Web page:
How are you making a difference?

Your work is making a difference for someone. I know it is, because my work makes a difference too. 

You have stories in what you're doing, even if you don't yet realize it. I bet you tell your stories when you go home in the evenings, or when you're visiting with friends. If you truly don't, then why are you doing what you do?

Stories are a bridge that create a connection. In the telling, you can provide information about what you do, why you do it, the outcomes you anticipate, and the kinds of problems you can help solve.

How does a story make a difference?

What you have to say can make a difference in numerous ways:

  • Inspire ideas,
  • Spur action,
  • Provide help,
  • Incite understanding,
  • Solve problems.

These are the things I love about the work I do. What do you love about your work? That's probably one area where you're making a difference. 

Find stories to tell

Think about a time you got excited about your work. Maybe a client or customer showed appreciation for you leading them to something they needed. Maybe it's a product. Maybe it's an idea. Maybe they didn't even know they would find it helpful! 

Tell your stories

I see friends with businesses tell stories about breakthroughs with their clients every day. In fact, while I was in the middle of writing this post, one of my clients sent this in an email to me:

I didn’t even know that was do-able! You teach me something new every day.

That kind of feedback is exciting to hear, but it also tells me that I'm continuing to provide ideas and information that help, even when the client hasn't been looking for it. 

Are you thinking about the work you do in terms of how you contribute to helping others? If not, take a few minutes and write down five ways you made a difference for someone last week. It doesn't matter how big or small. You can feel good about the fact that you've helped someone else. 

And, if you're so inspired, write some content about it. (Then come let me know so I can check it out!)

Content creation for highly regulated industries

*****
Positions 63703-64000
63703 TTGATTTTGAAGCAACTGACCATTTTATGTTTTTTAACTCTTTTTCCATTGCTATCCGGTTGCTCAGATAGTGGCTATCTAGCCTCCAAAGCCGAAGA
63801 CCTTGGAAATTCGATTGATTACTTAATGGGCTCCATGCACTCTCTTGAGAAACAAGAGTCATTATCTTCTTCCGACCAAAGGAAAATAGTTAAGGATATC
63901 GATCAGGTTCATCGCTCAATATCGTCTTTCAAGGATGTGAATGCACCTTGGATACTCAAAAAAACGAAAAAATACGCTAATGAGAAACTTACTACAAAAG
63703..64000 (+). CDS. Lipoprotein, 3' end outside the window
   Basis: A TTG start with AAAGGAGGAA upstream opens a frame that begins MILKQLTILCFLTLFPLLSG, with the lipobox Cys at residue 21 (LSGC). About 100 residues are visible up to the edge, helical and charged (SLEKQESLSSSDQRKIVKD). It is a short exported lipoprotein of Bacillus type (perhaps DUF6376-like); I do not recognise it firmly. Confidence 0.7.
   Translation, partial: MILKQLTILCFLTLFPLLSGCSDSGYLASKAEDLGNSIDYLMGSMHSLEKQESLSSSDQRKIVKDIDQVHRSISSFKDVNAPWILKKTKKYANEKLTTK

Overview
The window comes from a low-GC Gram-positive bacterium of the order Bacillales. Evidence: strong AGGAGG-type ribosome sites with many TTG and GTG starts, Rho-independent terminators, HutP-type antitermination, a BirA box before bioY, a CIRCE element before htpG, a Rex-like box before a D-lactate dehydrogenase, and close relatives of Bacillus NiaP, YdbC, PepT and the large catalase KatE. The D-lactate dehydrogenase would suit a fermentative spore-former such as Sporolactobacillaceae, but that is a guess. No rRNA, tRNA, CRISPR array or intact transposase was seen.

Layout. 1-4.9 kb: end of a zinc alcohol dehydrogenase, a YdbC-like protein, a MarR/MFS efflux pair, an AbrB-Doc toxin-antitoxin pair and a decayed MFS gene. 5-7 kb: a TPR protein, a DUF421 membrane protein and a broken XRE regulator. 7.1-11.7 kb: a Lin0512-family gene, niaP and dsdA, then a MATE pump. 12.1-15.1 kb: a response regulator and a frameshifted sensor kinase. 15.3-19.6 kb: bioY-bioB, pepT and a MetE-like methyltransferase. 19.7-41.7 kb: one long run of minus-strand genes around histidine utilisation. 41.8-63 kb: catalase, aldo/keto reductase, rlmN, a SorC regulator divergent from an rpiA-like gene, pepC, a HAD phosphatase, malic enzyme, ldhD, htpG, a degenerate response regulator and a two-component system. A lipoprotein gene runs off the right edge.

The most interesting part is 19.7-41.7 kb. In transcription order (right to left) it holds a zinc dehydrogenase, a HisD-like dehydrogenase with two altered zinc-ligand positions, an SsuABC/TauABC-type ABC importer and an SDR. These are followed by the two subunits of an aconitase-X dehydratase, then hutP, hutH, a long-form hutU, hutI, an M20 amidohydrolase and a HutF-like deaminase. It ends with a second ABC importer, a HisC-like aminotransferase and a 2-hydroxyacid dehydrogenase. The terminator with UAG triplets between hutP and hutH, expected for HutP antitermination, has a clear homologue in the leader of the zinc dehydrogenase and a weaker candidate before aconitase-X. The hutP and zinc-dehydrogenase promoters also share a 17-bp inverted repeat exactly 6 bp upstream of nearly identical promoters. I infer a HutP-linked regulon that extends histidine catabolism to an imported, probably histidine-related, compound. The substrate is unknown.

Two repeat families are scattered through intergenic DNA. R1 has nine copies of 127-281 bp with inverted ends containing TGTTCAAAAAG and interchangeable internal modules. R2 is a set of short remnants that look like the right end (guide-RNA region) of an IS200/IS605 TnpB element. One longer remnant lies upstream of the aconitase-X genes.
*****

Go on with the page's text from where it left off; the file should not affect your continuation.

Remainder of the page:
The most common industries that come to mind with challenges to creating content are those that have strict rules handed down by regulatory bodies, usually because they handle highly confidential, sensitive information: lawyers, accountants and other financial services, government contractors, etc.

I think we can all agree that there are few more regulated entities than the United States White House, right? Look at what President Obama has had to go through to sort of be able to use a Blackberry

It's impressive (if you have an interest in such things like I do) to see how much Obama has embraced and used technology and the internet to connect with the world.  

If the man who is considered the leader of the free world (and keeper of the ominous buttons we hope never get pressed) can have a successful, useful, engaging social media presence, why can't lawyers, accountants, bankers, investment advisors, government contractors, and others do the same?

Think differently

Some might think it's a trite and overused phrase, but it's what's required! Too often organizations focus entirely on what they're selling, pushing out all kinds of sales-y posts that offer little to no real value for readers. 

Here's a quick truth bomb for you (and I may have to do these more often): No one cares about your product and service offerings enough to connect with you and only ever hear about your product and service offerings. Remember the saying "all work and no play makes Jack a dull boy"? The bottom line of this truth bomb is that all sales and no value (or entertainment) makes you boring, irrelevant, and less likely to be followed. 

Instead of focusing on selling what you do as content (the act of telling), share stories about your industry, give followers a glimpse of your human side and the culture of your workplace, educate them about related industry topics that your target audience would be interested in.

Bust myths

Highly regulated industries, particularly government and professional services, give the world a lot of fodder for erroneous beliefs. We've all heard so many jokes about doctors and lawyers - often around the fees associated with going to one or the taxes we pay. (Well, maybe not so much doctors in Canada.) While the beliefs may be based in factual experiences of some, it's not a given that they apply to all.

How can you combat myths? Within reason, within the bounds of confidentiality and regulation, share the truth of what you do and what goes into your work.

  • Re-certification and ongoing licensing requirements
  • Insurance
  • Professional associations
  • Pro bono activities
  • Continuing education

No doubt every highly regulated industry has a laundry list of mythical stories floating around about how they operate. Where you can, share the truth in a way that educates - defensiveness not required.

Be helpful

Seriously, above all else, be helpful.

There are probably hundreds of topics that elected representatives can create content that educates followers. Besides education pieces, public service announcements, and useful information that apply to your audience are all valuable content that helps. 

People who work in regulated industries get all kinds of questions ALL. THE. TIME. You have to answer them when they come in, so take the ones that you can use to help the masses and use help the masses.